Team:NTHU Taiwan/Human Practices

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Meet up with The Society of Wildness


For most projects which aim to tackle environmental issues, the most important of all for the conductors is to know the opinion of the public. Therefore, we met the chairman of The Society of Wildness, which is one of the most famous environmental conservation groups of our countries composed of people who are concerned about environmental issues.

She told us that the top priority of all is to make sure not to hurt the forest itself. Upon hearing about this, we decided not to conduct our project on the pine tree first; instead, we chose the pine callus, which we expected can simulate the protection of the pine tree against B. xylophilus without the concern about hurting the environment.

Meet up with Our Island


We also met the reporters and producer of Our Island, a TV show of our country which also concern a lot about the environment.

They told us that in order to make the public more curious about an issue, we should make our description easier the be understood; therefore, one of our model designs, which is mainly to realize the efficiency of RNAi after being uptaken by B. xylophilus, simplify body of it into several regions and visualize the process in order to let it better understood by the general public.

A questionnaire about PWD


As an environmental issue, we should know the viewpoint and prior knowledge of the public about it; therefore, to realize their recognition about the Pine Wilt Disease(PWD), we conducted a questionnaire survey about it, and received around 300 effective samples. Next, we analyzed the difference between their response toward the importance of pine wilt disease and methods to deal with it.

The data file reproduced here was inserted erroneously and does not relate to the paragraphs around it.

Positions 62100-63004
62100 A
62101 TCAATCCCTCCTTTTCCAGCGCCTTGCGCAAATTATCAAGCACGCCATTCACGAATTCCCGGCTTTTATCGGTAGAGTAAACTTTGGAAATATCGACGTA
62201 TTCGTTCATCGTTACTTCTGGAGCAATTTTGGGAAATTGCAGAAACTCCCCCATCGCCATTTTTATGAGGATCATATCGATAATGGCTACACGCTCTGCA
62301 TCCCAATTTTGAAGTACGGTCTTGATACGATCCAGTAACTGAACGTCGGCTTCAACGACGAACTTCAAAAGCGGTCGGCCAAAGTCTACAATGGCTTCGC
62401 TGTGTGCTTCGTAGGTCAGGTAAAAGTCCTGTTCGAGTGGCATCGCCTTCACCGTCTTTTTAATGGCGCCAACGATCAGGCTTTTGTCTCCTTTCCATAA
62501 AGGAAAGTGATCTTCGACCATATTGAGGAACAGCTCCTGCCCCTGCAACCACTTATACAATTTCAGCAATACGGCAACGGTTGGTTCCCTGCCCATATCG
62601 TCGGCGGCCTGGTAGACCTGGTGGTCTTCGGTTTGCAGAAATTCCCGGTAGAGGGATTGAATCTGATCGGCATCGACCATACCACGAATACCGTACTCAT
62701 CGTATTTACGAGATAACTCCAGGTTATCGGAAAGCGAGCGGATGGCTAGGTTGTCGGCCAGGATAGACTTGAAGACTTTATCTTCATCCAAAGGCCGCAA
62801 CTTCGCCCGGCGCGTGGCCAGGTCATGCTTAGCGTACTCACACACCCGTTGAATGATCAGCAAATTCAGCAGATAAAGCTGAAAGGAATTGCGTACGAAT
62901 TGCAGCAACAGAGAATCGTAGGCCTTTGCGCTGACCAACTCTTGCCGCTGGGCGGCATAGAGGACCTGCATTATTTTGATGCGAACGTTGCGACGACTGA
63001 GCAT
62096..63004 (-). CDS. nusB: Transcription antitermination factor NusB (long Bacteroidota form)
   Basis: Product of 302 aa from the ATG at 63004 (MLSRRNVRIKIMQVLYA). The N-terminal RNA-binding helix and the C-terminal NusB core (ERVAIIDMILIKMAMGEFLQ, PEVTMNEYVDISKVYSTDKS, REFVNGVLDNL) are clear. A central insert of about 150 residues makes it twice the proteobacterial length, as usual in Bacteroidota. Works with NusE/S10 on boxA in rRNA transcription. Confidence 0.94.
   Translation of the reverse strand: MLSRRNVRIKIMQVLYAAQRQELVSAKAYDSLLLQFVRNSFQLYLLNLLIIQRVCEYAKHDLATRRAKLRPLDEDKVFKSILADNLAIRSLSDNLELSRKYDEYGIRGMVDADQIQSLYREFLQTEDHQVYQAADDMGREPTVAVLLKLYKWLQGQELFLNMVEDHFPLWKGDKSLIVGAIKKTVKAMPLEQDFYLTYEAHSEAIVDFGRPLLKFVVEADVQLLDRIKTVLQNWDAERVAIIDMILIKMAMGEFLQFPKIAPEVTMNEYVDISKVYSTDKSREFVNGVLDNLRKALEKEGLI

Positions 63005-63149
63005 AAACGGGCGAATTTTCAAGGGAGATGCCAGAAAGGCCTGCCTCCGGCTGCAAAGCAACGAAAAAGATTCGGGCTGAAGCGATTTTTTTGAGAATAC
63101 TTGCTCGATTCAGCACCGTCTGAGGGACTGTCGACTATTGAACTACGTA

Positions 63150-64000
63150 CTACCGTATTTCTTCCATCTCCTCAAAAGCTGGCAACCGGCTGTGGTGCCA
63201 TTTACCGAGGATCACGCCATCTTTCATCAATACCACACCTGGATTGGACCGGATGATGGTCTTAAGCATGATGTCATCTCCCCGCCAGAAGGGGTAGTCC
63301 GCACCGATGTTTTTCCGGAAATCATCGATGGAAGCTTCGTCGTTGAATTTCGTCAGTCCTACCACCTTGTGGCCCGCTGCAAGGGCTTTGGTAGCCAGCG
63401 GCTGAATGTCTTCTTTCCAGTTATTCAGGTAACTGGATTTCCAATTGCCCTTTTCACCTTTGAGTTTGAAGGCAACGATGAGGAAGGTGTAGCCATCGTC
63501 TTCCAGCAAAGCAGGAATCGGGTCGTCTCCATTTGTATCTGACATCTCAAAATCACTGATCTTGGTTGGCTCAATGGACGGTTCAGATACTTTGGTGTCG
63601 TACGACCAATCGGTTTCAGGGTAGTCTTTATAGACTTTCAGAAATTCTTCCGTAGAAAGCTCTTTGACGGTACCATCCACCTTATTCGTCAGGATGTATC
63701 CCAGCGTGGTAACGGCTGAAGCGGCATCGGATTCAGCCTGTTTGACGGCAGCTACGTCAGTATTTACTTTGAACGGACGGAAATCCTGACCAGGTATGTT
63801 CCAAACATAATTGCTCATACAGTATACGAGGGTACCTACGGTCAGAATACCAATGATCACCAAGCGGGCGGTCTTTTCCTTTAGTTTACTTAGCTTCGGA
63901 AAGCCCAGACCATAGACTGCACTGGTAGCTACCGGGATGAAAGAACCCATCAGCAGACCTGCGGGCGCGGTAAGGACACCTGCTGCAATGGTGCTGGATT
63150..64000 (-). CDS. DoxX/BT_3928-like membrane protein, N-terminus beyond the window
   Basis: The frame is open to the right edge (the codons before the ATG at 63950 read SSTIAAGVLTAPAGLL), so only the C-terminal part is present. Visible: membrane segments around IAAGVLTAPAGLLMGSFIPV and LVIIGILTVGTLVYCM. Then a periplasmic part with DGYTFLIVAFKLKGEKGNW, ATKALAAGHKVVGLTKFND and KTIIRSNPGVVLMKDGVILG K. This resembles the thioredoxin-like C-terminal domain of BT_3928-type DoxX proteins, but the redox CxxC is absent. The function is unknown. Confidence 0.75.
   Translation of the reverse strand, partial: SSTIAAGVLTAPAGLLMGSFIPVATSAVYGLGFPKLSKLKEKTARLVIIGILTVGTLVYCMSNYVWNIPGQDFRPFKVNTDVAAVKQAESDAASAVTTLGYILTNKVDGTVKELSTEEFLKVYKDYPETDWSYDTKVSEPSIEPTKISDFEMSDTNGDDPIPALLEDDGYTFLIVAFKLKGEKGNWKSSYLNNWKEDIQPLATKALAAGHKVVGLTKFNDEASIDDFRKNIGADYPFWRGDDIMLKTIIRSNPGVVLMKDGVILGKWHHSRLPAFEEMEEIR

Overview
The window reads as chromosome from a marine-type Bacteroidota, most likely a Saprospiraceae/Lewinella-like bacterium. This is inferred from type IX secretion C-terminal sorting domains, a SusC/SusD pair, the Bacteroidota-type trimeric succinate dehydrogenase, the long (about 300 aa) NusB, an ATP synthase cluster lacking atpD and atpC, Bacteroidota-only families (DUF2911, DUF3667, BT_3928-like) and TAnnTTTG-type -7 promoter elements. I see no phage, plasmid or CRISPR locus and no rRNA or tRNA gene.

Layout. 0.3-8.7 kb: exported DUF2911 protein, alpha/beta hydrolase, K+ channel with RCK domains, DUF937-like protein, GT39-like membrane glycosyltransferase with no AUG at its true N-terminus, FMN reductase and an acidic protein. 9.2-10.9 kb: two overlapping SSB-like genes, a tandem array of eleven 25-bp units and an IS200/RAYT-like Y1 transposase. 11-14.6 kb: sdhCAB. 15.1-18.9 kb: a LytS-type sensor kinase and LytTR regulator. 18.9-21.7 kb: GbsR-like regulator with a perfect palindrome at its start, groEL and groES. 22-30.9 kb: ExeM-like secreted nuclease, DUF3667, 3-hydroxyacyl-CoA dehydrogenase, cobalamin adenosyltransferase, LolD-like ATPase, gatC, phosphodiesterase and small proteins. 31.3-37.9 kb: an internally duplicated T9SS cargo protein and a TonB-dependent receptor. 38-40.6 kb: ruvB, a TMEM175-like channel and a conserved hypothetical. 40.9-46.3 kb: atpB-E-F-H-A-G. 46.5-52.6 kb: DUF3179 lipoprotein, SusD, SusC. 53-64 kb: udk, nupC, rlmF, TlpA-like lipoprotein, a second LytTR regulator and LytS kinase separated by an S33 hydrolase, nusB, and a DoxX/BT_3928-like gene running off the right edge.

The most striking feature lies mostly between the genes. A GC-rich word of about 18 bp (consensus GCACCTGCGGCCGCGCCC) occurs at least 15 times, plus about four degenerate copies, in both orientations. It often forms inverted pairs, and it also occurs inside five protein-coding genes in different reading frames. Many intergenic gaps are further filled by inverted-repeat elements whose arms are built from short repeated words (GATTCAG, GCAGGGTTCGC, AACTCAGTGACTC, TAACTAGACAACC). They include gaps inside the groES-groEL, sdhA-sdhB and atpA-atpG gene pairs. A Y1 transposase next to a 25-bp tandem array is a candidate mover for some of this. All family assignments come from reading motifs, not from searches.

Since the public is composed of various groups of experts in various fields, we wrote a brief article to simply explain what PWD is and the various solutions to deal with it. We wondered about the importance of PWD in the public’s viewpoint, so both before and after reading the article, we asked them how important PWD was in their mind, 1 for least important, 5 for very important. As the result shown on the left, we can see that the average grade of the importance of PWD has risen after reading our article.

We also conducted a one-sample t-test on the average of both groups; the null hypothesis is that the average of both groups are the same. As the result on the right, the p-value of the t-test is much smaller than 0.05, so we rejected the null hypothesis. To conclude, people have raised their awareness toward PWD through the process of reading the article.

As for the idea about the ways to deal with the pine wilt disease, we listed three common solutions: physical method, chemical method and biological method, to know people’s understanding about these three methods. Commonly, people were not familiar with certain methods before reading our article, which explains it in detail. The biological method was least understood by the public; after all, it is not easy to remember a complicated technique just through normal news or magazines. However, after knowing that the existing methods can’t solve the problem fundamentally by our brief article, the public turned to the biological method. From the pie chart below, we can know that the public wanted to see an environmentally friendly and efficient solution to PWD.